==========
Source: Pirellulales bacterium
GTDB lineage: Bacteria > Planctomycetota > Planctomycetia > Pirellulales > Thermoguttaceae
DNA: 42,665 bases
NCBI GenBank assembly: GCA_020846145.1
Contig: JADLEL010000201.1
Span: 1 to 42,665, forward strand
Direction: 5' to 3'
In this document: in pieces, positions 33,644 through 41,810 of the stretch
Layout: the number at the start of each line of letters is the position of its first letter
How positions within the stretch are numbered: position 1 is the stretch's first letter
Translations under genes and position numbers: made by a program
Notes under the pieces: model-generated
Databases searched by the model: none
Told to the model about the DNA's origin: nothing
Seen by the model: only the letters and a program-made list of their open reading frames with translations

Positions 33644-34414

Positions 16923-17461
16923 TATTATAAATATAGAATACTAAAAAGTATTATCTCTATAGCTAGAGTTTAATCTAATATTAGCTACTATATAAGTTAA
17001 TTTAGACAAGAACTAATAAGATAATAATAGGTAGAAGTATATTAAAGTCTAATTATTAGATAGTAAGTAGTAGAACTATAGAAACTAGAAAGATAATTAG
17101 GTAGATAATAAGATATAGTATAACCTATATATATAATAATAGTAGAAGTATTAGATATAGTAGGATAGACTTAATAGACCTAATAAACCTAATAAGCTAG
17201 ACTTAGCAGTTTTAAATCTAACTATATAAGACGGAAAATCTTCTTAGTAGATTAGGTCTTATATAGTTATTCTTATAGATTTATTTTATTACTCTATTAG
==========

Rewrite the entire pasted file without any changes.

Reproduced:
Source: Pirellulales bacterium
GTDB lineage: Bacteria > Planctomycetota > Planctomycetia > Pirellulales > Thermoguttaceae
DNA: 42,665 bases
NCBI GenBank assembly: GCA_020846145.1
Contig: JADLEL010000201.1
Span: 1 to 42,665, forward strand
Direction: 5' to 3'
In this document: in pieces, positions 33,644 through 41,810 of the stretch
Layout: the number at the start of each line of letters is the position of its first letter
How positions within the stretch are numbered: position 1 is the stretch's first letter
Translations under genes and position numbers: made by a program
Notes under the pieces: model-generated
Databases searched by the model: none
Told to the model about the DNA's origin: nothing
Seen by the model: only the letters and a program-made list of their open reading frames with translations

Positions 33644-34414

Positions 16923-17461
16923 TATTATAAATATAGAATACTAAAAAGTATTATCTCTATAGCTAGAGTTTAATCTAATATTAGCTACTATATAAGTTAA
17001 TTTAGACAAGAACTAATAAGATAATAATAGGTAGAAGTATATTAAAGTCTAATTATTAGATAGTAAGTAGTAGAACTATAGAAACTAGAAAGATAATTAG
17101 GTAGATAATAAGATATAGTATAACCTATATATATAATAATAGTAGAAGTATTAGATATAGTAGGATAGACTTAATAGACCTAATAAACCTAATAAGCTAG
17201 ACTTAGCAGTTTTAAATCTAACTATATAAGACGGAAAATCTTCTTAGTAGATTAGGTCTTATATAGTTATTCTTATAGATTTATTTTATTACTCTATTAG